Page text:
Don’t give up when your first book isn’t published…
Let’s start with ‘The End’ and what a misnomer that is. I wrote those words triumphantly, stabbing the keys with numb fingers in the same way mountaineers trudge the last steps to the summit. I willed my heavy screen-zombie eyes to squeeze out a few tears in acknowledgement of this longed-for moment. But much like mountaineers know that the hardest part of any expedition is trekking back down the treacherous route to basecamp, so my body stubbornly refused to grant me such dramatic indulgence, because it knew, ‘nuh uh, this is so not the end, you idiot.’
And yet, I tucked myself into bed so hopefully that night. ‘Will it be one day or two before a publisher bids’, I wondered dreamily, delusional. Maybe an auction.’
And then a week goes by, and then two. ‘Summer can be slow’, warns my agent, and so I tell her I’m writing my next anyway, a novel this time, and then realise I’m glued at the starting line, because surely, I have to keep my brain completely clear for the inevitable round of edits from whoever my publisher turns out to be.
Three weeks. I start googling the Twitter profiles of the editors on my submission list, looking for cryptic tweets about having just found the next big thing they stayed up all night reading and can’t wait to sign. ‘Last tweeted January 1999’. The thing about editors is that they spend their free time reading actual manuscripts, rather than tweeting about how they’re reading them.
One month. Hmm. I now can’t remember what I’ve written. I think it’s a memoir. You know when toast is freshly popped and hot and delicious? Well my idea has been popped for four weeks, and now it seems stale and hard.
Six weeks. I’ve run out of ways to tell family and friends that it’s still on submission, that I am very much in submission to a higher set of publishing gods. I’ve run out of fingernails. I’ve run out of patience. But still, the hope exists.
And then, the replies come in. Rejection feels like a harsh word, reserved for lion cubs left to die in the wild. These were the nicest possible set of ’nos’.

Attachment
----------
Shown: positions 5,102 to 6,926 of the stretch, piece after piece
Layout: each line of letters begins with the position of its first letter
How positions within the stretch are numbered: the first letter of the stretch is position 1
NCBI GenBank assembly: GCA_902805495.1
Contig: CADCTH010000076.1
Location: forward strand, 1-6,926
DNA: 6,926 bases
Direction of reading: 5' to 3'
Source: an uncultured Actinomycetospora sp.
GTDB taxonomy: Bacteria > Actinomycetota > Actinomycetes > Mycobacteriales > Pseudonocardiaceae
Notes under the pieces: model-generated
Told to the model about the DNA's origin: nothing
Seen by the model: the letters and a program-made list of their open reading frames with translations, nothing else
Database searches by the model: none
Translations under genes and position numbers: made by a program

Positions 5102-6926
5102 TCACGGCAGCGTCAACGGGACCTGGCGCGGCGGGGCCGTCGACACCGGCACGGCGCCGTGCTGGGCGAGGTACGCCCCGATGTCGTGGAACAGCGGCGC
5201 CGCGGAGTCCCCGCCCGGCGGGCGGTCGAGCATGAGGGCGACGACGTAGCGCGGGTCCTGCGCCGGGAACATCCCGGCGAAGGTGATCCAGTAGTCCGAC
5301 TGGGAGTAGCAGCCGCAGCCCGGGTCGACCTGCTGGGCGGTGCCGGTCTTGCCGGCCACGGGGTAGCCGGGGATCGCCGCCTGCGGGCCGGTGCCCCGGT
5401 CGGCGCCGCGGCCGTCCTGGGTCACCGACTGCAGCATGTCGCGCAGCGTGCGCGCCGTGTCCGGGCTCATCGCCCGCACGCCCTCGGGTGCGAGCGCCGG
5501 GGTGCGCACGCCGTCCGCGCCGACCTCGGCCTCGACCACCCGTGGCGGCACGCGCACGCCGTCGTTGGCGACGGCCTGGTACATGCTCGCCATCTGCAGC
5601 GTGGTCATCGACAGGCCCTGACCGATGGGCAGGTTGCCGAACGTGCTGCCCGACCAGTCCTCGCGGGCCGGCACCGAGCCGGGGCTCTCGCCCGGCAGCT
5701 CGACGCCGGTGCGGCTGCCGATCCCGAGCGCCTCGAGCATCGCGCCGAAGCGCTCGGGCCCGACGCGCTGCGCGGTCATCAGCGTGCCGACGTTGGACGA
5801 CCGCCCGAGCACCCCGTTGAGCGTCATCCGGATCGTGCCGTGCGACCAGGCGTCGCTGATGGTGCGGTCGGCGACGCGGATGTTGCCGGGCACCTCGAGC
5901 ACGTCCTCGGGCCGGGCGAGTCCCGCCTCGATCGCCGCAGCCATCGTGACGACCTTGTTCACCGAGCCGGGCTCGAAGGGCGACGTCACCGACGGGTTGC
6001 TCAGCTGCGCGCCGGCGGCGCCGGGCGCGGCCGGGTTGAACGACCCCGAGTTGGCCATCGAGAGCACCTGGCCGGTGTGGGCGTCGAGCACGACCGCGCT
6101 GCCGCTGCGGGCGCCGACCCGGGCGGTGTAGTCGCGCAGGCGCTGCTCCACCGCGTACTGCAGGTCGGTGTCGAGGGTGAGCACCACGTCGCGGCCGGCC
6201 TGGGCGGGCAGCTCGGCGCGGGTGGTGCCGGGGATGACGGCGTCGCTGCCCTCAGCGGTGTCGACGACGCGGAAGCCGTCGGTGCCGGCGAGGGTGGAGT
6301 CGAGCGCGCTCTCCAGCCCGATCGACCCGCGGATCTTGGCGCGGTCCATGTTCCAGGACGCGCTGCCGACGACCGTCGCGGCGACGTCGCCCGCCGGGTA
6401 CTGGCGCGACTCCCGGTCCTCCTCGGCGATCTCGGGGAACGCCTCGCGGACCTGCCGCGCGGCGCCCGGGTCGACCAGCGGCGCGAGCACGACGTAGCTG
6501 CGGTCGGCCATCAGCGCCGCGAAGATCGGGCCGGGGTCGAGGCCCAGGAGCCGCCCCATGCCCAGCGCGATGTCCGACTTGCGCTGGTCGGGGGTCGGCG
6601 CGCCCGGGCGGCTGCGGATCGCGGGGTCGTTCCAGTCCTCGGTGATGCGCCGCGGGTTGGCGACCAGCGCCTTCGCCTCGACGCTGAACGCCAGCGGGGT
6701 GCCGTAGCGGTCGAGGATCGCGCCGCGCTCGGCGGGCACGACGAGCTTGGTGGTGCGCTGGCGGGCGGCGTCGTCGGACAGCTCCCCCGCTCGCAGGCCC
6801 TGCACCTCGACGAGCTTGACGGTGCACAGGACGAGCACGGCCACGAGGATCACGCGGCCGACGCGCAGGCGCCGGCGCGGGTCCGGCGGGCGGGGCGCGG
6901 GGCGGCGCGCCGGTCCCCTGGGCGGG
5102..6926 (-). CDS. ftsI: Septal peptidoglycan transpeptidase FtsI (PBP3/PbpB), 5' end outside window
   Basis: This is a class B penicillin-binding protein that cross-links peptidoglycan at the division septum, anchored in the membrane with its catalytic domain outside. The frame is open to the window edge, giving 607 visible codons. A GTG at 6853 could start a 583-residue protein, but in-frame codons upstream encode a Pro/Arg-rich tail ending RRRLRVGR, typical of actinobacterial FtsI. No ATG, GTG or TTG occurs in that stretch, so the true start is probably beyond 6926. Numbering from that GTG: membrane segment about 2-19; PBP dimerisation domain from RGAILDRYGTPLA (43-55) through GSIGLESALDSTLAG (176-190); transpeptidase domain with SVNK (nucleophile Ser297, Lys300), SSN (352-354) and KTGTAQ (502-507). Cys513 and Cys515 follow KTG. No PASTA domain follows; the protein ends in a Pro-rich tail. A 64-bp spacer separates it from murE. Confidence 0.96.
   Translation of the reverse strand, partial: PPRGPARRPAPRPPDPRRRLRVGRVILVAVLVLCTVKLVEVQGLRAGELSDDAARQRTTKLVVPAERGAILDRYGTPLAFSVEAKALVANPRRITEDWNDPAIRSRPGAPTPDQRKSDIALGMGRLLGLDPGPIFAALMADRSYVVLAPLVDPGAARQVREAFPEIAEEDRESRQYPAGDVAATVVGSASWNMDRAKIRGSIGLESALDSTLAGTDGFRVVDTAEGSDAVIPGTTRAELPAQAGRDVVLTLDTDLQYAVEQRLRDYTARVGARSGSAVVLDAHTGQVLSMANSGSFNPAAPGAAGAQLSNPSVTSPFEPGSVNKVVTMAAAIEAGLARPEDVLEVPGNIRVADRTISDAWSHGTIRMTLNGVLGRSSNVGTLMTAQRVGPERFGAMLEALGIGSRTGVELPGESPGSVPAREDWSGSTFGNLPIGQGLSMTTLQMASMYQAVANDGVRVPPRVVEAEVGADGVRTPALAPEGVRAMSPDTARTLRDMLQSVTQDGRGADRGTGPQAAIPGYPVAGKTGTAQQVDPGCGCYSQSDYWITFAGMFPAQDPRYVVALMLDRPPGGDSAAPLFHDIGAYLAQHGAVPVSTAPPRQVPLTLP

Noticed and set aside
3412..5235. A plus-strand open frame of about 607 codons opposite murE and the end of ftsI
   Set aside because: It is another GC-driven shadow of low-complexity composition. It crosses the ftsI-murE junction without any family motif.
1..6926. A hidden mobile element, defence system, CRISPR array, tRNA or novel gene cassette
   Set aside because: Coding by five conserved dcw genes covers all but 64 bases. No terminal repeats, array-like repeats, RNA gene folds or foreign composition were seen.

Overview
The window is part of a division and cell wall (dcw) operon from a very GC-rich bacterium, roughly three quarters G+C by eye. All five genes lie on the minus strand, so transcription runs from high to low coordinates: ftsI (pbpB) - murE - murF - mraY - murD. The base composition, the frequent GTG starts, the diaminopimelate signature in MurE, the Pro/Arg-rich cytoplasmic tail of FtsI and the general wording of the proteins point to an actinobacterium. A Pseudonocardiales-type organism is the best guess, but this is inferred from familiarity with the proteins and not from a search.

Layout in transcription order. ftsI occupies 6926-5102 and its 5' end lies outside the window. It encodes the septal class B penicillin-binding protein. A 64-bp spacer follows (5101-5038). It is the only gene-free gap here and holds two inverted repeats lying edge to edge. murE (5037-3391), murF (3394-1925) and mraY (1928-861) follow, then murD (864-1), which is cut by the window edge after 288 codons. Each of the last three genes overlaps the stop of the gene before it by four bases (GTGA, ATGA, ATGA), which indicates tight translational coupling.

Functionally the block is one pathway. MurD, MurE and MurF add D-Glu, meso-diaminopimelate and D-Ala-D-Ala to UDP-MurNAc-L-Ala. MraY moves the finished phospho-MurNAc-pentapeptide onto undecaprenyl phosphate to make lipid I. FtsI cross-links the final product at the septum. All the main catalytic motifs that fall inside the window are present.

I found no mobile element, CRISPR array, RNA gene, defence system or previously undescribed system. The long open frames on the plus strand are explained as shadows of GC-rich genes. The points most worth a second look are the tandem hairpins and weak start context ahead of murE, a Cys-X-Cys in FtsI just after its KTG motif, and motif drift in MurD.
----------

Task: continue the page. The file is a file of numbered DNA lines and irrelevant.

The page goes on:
‘We already have a similar title on our list, sorry!’
‘It’s going to be very hard to sell without Kate having a bigger online platform’
‘A rowing memoir is a little too niche for us’
‘It’s trying to be too literary.’
’I wanted to love it but…’
‘What’s with all the metaphors.’
‘That’s okay’, I said brightly to my lovely agent, who had clearly tried her absolute best to get these vultures to eat a piece of stale toast. (Still, those metaphors are a hard habit to crack). ‘I will write another’, I force myself to say through broken dreams. ‘I’ve learned so much, I can use this!’
Inside, I was embarrassed, and it took me a few months to truly believe what I garbled out in the face of rejection. Would my agent still want to represent me if I couldn’t write something that publishers wanted? Was I the only writer at the agency not published first time round? What on earth did I write now?
But, I had learned a lot, and today I'm going to share those learnings with you...
Your first book might not get published – and that’s okay! I spent the best part of a year writing mine, and this was tough enough to take, so if you have spent far longer writing yours, then I imagine you will feel the pain far more acutely. What made me feel instantly better, was knowing that I was not alone. C.J. Tudor who I am lucky enough to share an agency with, spent 10 years trying to get published before her Stephen King-endorsed debut, The Chalk Man, became a bestseller. Then there’s internationally adored authors like Jo Jo Moyes, whose first three manuscripts were turned down by publishers
Your first book might be the place you make all your mistakes, and then book two is so dramatically different that you wonder if your hands and brain have been transplanted. It took writing 100,000 words about myself to learn that what I was really good at was writing fiction – not reflective, philosophical musings about my life. Don’t be afraid to learn hard truths and ditch an idea that hasn’t worked, it is never wasted time.
A good agent will still love you like an adopted child. Mine made me a cup of tea, encouraged me to send her a new synopsis, and made me really excited about the next book
Publishing is a hard, commercial industry, be open to what makes a story sellable but don’t sell out. One publisher asked me to resubmit with a sample that played up the angles of mental health, body image and romance, so I did, but later realised that it wasn’t the book I wanted to write, even if it meant I could sell it
Accept criticism like medicine. It’s good for you and will make you better. Style, tone, clarity, they are subjective, but critique can only help. Learn what you need to get better at asap, don’t panic and feel small and stressed, just keep working
If you are truly a writer and it’s what you love, you will keep marching on!
You can follow Kate here.